Following on from the release of nearly 2,000 new suffixes (gTLD), the net address regulator has launched the Trade Mark Clearing House (TMCH) in an attempt to mitigate concerns about trademark infringement. Concerned companies/brands can pre-register their names and the TMCH will alert them if someone else tries to register it.
Rightly, this announcement has caused a storm amongst trade market infringement lawyers who maintain that this won’t protect brands in the long run. While the TMCH will alert a brand on an exact match, it won’t regulate or refuse the application. It will also only alert the brand if the application is an exact match. That means possible registrations on trademark names close to the real thing.
Of the 2,000 new suffixes, around 600 are open, which means that companies wanting to protect themselves across all 600 categories will need to pay nearly a million pounds to register their brand in each (£60 – £98 per year per trademark). Clearly that’s not going to work for smaller companies.
Is a TMCH the best way to manage the process of protecting your online intellectual property? If you’re a global, instantly recognisable brand – yes probably. But if you’re a SME, wouldn’t it be more sensible for ICAAN to create an easy to search online database that companies can go to see if their brand has been registered. Self service keeps the costs down, essential for any small business owner.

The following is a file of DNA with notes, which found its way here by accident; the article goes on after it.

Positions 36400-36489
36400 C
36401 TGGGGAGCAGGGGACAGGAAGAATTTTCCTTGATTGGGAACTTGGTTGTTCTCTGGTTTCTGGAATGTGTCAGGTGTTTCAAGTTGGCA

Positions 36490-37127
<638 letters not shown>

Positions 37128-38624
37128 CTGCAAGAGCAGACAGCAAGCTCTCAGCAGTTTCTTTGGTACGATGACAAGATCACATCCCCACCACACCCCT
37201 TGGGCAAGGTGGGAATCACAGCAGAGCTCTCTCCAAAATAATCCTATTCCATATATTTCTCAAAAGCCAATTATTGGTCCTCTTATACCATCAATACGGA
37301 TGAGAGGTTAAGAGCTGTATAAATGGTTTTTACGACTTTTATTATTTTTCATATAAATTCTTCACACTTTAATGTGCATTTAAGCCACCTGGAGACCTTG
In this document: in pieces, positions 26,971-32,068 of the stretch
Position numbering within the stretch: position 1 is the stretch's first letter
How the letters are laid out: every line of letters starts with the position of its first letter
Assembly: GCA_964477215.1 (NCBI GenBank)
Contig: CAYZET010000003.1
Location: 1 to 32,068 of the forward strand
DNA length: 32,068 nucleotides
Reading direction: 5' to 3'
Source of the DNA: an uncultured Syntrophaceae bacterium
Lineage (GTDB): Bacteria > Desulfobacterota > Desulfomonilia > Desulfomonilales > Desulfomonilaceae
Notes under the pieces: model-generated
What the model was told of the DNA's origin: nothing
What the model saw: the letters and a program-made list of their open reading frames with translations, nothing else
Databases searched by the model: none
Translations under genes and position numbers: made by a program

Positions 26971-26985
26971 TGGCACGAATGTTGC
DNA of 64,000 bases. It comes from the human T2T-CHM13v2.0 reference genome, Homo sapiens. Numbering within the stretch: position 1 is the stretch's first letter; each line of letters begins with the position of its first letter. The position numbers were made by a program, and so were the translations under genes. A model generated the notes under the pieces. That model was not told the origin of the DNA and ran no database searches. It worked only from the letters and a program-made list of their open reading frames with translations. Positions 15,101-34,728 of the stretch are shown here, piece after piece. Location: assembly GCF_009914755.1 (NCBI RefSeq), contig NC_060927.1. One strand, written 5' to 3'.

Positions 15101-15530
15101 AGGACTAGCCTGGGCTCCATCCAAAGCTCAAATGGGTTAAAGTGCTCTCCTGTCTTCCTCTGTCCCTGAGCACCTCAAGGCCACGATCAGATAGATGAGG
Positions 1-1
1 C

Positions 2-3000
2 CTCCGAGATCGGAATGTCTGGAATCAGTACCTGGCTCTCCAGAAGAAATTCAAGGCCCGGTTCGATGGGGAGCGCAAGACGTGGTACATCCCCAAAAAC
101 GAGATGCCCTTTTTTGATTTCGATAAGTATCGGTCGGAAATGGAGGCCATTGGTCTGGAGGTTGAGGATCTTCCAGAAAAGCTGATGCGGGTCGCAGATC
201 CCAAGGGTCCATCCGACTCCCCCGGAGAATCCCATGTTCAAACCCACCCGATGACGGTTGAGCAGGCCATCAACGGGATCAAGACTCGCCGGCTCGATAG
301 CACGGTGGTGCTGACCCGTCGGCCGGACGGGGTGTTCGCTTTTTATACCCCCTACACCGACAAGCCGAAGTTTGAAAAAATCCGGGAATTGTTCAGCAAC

I think the real problem lies with the issue that outside of the tech community hardly anyone is aware of the 2,000 new suffixes due to launch in May. Yet anyone with a website – from Coca Cola to your local plumber – is affected. With only a short time left before the launch, shouldn’t ICANN be spending April running a high profile awareness raising campaign? Surely the best way for a company to protect itself is to make sure that they’re aware of the threat in the first place.